• Do the performance management program and total rewards strategy reflect a focus on team or is individual performance the key factor in promotions and bonuses?
  • Does an “executive sponsor” know the critical role she plays? Executive who find themselves in sponsorship roles should be proven change leaders, and if not, need a crash course in expectations.
  • Are “project leaders” given the task on top of their regular job, so that they burn out quickly or are they thoughtfully re-deployed for a finite period of time, with new opportunities awaiting them upon completion?

Develop change leadership capability

Change is here to stay and the rate of change is growing exponentially. Human capital strategies lead The Conference Board’s 2015 Top CEO Challenges in the US and globally.  Who can address these crucial issues? Human Resources, in partnership with operational leaders, can make the development of skilled leaders at all levels of leadership a priority.

Developing and deploying effective change leaders serves several purposes. Change leaders can be deployed across organizational boundaries to share ideas and broaden exposure to other parts of the organization.  Change leaders have great visibility in the organization, and have the opportunity to showcase their talent and their results to executive leadership. This, as much as any leadership class, develops future leaders.

Influence sharing across units

Larger organizations generally have multiple change projects underway at the same time.  The Human Resources team can serve as a repository for these projects, sharing talent, ideas and results across the organization and avoid the possibility of change occurring in silos.

Providing diverse thinking in staffing projects, creating selection processes for project assignments, and developing a knowledge management process where ideas and results can be shared is an important contribution HR can make, and is the beginning of developing a learning organization.

Simplify and consolidate

Deloitte’s 2015 Global Human Capital Trends report found that more than half of their survey respondents currently have “programs in place to simplify work to drive productivity gains and relieve unnecessary and counterproductive pressures on employees.” Each of these programs is, in reality, a change initiative. Add these to technology upgrades, mergers and acquisitions, strategic refresh, quality programs and everyone’s day job, it quickly becomes overwhelming.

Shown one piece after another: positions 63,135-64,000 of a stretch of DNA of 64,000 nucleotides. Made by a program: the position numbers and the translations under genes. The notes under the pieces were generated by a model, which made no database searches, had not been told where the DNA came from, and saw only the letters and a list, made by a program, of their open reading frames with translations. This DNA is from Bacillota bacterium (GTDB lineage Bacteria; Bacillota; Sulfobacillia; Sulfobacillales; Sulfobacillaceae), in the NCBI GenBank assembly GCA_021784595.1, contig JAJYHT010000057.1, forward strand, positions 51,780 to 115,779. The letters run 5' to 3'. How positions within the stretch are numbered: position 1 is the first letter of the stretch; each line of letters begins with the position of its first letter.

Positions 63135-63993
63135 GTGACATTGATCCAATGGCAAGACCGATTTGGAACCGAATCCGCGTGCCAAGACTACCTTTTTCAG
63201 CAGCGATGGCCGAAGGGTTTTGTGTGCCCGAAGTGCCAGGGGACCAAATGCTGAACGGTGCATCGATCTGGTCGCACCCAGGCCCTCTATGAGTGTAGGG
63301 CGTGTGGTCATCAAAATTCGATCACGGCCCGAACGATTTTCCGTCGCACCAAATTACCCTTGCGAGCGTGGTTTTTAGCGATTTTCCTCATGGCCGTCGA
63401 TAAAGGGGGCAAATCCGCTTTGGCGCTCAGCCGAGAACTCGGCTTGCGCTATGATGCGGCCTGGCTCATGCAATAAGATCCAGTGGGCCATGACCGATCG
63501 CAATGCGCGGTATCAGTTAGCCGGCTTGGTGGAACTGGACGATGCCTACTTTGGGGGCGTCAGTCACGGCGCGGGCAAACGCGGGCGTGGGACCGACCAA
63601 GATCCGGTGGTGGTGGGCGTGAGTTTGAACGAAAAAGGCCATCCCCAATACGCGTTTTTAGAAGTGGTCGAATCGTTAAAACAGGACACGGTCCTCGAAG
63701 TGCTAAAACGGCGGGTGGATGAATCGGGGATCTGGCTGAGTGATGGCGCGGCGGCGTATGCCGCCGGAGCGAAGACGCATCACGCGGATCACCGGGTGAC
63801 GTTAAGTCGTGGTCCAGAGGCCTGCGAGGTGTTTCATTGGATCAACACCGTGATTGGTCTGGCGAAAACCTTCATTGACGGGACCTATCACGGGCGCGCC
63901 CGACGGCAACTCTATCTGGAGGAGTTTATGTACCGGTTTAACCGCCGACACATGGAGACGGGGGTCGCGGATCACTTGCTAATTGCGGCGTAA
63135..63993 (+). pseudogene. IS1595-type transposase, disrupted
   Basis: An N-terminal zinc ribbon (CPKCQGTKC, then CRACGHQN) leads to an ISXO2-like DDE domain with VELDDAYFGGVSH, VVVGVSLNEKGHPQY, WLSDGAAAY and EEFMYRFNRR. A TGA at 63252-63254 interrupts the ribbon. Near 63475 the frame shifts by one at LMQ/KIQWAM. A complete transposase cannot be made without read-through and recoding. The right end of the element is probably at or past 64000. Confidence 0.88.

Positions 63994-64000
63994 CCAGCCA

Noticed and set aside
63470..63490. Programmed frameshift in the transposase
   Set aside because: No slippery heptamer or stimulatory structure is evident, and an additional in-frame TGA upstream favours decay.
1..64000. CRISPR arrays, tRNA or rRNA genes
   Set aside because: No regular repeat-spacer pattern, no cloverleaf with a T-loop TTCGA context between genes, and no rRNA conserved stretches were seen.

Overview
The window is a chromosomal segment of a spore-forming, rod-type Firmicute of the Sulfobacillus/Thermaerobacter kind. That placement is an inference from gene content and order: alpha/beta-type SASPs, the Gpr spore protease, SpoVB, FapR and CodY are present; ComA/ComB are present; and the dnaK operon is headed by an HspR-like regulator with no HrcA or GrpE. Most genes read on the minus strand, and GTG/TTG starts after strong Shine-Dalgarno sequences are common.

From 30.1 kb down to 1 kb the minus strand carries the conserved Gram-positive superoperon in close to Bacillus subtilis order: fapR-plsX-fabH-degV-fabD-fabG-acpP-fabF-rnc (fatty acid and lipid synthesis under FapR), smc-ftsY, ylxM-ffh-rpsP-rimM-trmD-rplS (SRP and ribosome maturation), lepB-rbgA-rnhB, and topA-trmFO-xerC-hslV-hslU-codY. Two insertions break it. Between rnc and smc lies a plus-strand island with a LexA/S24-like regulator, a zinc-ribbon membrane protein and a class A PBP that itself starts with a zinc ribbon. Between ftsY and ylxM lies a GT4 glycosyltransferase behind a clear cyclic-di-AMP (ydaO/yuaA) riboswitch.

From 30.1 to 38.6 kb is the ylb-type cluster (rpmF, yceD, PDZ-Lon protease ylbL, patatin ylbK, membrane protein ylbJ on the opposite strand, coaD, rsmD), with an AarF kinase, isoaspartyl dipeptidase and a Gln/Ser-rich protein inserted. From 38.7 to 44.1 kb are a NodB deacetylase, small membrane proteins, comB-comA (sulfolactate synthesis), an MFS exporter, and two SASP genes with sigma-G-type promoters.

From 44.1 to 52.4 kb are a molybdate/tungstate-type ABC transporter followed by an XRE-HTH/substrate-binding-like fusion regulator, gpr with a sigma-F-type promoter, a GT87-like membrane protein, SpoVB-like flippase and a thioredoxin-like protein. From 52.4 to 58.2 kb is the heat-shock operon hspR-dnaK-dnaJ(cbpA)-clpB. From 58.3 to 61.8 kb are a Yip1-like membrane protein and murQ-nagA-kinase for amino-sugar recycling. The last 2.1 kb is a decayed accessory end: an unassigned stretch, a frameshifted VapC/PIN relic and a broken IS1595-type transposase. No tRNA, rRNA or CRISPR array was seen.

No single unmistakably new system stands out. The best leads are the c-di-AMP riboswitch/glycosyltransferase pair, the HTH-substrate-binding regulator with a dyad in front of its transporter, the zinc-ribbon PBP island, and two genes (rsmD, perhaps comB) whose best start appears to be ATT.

With multiple change initiatives underway, it is likely there is duplication of effort, or overuse of resources; you know those few people who get tagged for every project. HR can support the organization by mapping the scope of change and resources involved, and by facilitating collaboration and cooperation at the executive level.

Develop a “change ready” workforce

In a LinkedIn comment, Business Capability Architect James Dowling told the story of an executive team finalizing their launch of a major ERP change project. When the CEO asked if everyone was on board, they agreed they were. When he asked if anyone had concerns, the HR Director simply asked “Do we have all the capabilities that we need as a leadership team and as a company to execute the project?”

Dowling said “Heads around the table moved more side to side than up and down. The powerful question had profound results. A pre-launch project was launched that identified organization capability weaknesses and [the HR director] launched a program to get them in place before engaging in the technology part of the investment.”

Most change leadership models incorporate learning new skills. Where HR can be most influential is in identifying the qualities, knowledge and competence needed to build a resilient and agile workforce. This is bigger than simply learning new skills.

A new challenge for HR

These five key roles can position the Human Resources team as a true steward of the human resources of the organization.  Each of these roles is, or should be, part of any human resources knowledge base, and should be a core competency at the HR executive level.

Change is a heavy burden for organizations to bear. It threatens the workforce, it challenges the leaders, and it creates more work for an already busy organization. Initiating change is a strategic business decision that deserves thoughtful consideration on the impact, resources and return on the investment.

This is an opportunity for HR to take that 30k foot view, and facilitate good dialogue across, up and down the organization, eliminate duplicate efforts, prepare the workforce and monitor the return. After all, the burden of change sits heavily on the human resources of the organization.